Work on cardboard even if you have a creeper. Don't set tools or parts directly on the concrete (the concrete in the pictures is sealed). You'll scratch them up and get concrete grit everywhere. Put a box under the clutch as you remove it so you don't have to wallow in filth during reassembly. Dump the cardboard in the trash and flip it over for reassembly.

Get a box of gloves and a roll of paper towels to wipe tools.

Step 4: Loosen the Axle Nut and Jack Up the Car

Here we go.

Set the parking brake and chock the rear wheels.

Using a small screwdriver, remove the center cap from the left front wheel.

Uncrimp the axle nut lock using a small punch and hammer Loosen the axle nut. The jack stand may be used to support the wrench for greater leverage.

Jack up the front of the car using the lower control arms.

Place the jack stands under the pinch welds as shown and lower the car onto them.

Check that the car is secure on the jack stands. The bumper should be at least 14" off of the ground to clear the transmission.

Step 5: Remove the Battery and Air Intake

Disconnect the negative battery cable and secure it away from the battery.

Disconnect the positive battery cable. Unclip the positive harness from the radiator shroud and the battery hold down, and push the cable out of the way.

Remove the battery hold down bracket Remove the battery, cover, and tray

Loosen the 3 hose clamps from the intake tube and remove it.

Disconnect the MAF sensor and unclip the wire from the housing.

Unclip the air filter box and remove the upper intake and filter.

Remove the 1 bolt holding in the front of the lower filter box. The rear of the box is held on by 2 rubber grommets. Pull straight up to detach it.

Remove the lower snorkel tube by rotating it counterclockwise while pulling upward.

Step 6: Disconnect the Shifter, Sensors, and Harness From Transmission

Remove the hairpin clips from the shifter cables and pull the ends off of the shift levers.

Remove the 3 bolts holding the shift cable bracket onto the transmssion.

Do not disconnect the cables from the bracket. Push the cable assembly over the airbox bracket to hold it out of the way.

Disconnect the 2 clips holding the wire harness onto the rear of the transmission and push the harness over the airbox bracket to hold it out of the way.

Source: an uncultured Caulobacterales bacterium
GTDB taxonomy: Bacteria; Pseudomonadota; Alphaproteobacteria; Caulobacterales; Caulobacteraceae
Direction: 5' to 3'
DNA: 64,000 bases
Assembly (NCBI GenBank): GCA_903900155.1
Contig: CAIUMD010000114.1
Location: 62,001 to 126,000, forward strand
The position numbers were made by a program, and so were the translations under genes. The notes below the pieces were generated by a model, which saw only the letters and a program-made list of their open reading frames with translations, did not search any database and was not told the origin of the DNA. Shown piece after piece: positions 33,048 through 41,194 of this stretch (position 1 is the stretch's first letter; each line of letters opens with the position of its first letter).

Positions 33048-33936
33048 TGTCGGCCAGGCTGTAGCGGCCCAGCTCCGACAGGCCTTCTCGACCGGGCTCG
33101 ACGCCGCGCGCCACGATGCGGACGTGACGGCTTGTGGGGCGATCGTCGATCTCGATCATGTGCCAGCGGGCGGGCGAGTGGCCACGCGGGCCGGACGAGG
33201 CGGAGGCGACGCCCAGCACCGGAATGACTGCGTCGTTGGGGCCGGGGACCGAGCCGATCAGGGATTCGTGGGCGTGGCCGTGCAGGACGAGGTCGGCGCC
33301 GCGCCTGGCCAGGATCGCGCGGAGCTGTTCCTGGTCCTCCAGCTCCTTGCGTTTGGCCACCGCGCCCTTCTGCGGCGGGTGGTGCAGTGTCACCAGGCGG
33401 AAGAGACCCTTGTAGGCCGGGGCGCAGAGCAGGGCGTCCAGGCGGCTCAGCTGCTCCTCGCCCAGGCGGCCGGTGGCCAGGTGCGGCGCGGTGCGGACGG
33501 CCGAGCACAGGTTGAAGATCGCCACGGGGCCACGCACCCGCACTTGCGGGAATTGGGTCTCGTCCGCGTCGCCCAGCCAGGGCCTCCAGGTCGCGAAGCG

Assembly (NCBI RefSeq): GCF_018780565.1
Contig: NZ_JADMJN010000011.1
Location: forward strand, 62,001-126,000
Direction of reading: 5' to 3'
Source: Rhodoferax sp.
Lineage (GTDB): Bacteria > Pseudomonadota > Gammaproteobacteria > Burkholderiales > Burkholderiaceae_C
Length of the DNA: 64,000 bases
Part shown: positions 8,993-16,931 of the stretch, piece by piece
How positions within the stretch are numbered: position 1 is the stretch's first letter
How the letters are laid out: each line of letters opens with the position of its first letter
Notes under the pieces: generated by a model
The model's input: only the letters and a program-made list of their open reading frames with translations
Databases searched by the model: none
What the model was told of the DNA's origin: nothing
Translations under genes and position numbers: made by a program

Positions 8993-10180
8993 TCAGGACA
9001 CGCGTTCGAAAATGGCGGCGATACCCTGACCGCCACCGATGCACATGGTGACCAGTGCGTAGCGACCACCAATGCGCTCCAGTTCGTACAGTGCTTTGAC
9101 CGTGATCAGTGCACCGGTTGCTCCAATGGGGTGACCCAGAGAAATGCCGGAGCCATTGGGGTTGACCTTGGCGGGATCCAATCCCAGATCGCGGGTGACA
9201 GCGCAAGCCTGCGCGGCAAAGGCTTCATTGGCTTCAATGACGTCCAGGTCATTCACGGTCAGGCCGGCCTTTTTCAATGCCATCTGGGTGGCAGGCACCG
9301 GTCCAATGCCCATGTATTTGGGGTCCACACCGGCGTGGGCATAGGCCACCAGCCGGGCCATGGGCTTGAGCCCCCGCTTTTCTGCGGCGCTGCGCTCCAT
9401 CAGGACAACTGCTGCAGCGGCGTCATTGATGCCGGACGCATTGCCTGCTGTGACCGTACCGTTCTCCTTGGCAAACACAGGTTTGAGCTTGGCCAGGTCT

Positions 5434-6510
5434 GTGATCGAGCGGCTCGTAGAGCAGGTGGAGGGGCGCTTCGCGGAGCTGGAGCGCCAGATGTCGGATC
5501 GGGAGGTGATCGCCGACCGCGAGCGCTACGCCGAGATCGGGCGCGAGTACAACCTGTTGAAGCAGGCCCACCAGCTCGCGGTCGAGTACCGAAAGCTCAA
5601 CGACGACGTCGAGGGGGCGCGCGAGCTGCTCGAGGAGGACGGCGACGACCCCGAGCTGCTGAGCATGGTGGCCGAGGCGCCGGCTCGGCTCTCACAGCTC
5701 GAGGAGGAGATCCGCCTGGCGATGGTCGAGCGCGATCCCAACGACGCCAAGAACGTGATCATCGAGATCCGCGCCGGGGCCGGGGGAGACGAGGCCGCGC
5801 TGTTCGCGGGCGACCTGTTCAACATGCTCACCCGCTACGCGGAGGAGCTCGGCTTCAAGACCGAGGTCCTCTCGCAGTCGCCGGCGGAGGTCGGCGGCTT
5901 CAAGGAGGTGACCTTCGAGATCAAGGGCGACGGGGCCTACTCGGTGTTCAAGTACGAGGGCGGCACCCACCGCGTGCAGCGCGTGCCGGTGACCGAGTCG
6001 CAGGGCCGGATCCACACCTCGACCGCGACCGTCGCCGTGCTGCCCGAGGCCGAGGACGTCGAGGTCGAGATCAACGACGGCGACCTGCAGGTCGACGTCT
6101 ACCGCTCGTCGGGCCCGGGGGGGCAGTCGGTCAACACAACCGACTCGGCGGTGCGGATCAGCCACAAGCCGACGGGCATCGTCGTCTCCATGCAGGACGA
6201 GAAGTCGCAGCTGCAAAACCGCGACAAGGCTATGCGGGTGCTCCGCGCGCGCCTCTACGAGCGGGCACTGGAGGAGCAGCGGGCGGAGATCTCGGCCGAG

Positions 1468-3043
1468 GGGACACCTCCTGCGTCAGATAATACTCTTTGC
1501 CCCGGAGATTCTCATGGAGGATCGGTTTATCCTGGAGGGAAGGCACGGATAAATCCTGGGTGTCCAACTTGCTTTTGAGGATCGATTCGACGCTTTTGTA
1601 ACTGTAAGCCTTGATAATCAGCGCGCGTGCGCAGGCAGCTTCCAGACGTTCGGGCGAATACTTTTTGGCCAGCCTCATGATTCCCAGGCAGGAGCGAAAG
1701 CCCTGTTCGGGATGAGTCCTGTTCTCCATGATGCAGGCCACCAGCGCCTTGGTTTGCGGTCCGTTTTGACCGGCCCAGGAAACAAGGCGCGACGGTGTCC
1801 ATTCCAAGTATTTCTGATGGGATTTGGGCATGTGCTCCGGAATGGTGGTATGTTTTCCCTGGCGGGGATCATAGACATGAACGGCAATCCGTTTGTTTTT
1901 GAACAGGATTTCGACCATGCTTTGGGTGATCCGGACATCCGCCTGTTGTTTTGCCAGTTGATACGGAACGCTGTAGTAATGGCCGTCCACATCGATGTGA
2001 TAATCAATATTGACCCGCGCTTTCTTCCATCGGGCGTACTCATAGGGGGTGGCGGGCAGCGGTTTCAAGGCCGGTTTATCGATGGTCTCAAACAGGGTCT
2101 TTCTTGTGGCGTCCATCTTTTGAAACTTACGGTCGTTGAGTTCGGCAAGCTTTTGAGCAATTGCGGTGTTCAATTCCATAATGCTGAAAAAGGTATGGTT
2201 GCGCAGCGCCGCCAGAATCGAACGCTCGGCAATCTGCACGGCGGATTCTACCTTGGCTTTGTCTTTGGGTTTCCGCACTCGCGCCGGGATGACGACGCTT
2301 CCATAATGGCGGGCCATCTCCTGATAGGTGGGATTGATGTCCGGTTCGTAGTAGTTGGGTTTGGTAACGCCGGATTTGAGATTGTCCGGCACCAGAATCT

Disconnect the lockout solenoid by squeezing the tab on the connector and pulling straight out.

Disconnect the reverse light switch.

Disconnect the solenoid harness. I find it easier to just remove the whole bracket.

Disconnect the ground wire and remove the ECU bracket bolt.

Tuck all of the wires and harnesses out of the way.

Step 7: Disconnect Hydraulic Line Clips and Slave Cylinder

Unbolt the clutch line bracket from the transmission.

Unbolt the other clutch line bracket from the frame.

Unbolt the slave cylinder from the transmission.

Hold the slave cylinder piston in. Try to keep it compressed about the same amount as it was when you removed it. Pushing the piston all the way in might overfill the fluid reservoir.

Tape the piston to keep gravity from pushing it out.

Move the slave cylinder out of the way but keep it above the fluid reservoir to minimize the gravity pressure on the piston. Try to bend the hard lines as little as possible.

Disconnect the speed sensor harness from the transmission, disconnect the speed sensor, and tuck the harness out of the way.

Remove the 2 bolts holding the lower snorkel tube (they are under the battery tray) and remove the lower snorkel tube.

Step 8: Support Engine and Remove Transmission Mount

Use a jack to support the engine from below. Use a block of wood to protect the oil pan.

Remove the 1 bolt and 2 nuts that attach the trans mount to the trans case.

Lower the jack just enough to clear the studs in the transmission.

Remove the bolt from the trans mount bushing.

Remove the trans mount.

Step 9: Remove Wheels, Undertray, and Fender Liner

After checking again that the car is secure on the jackstands, remove both front wheels.

The undertray clips can easily be removed using a battery charger clamp.

Remove the undertray and the lower bumper shroud.

Remove the front 6 clips and the screw from the left inner fender.

Pull the inner fender out of the way. It doesn't need to be completely removed.

Step 10: Drain Transmission, Disconnect Control Arms, and Remove Left Axle

Remove the drain plug from the transmission.

Drain the transmission completely.

Replace the crush washer (94109-14000) on the plug and reinsert it. Torque to 29 ft/lb.

Disconnect each of the lower ball joints from the control arms by removing the 1 bolt and 2 nuts.

Remove the axle nut and pull the axle out of the wheel hub. DO NOT pry against the ABS sensor OR YOU WILL DAMAGE IT.

Gently pry the axle out of the transmission. Be careful not to nick the seal or sealing surface. Remove the axle.

Keep the splines clean and be careful not to damage the snap ring.

Step 11: Support and Disconnect Steering Rack

Use straps to support the weight of the steering rack at both ends.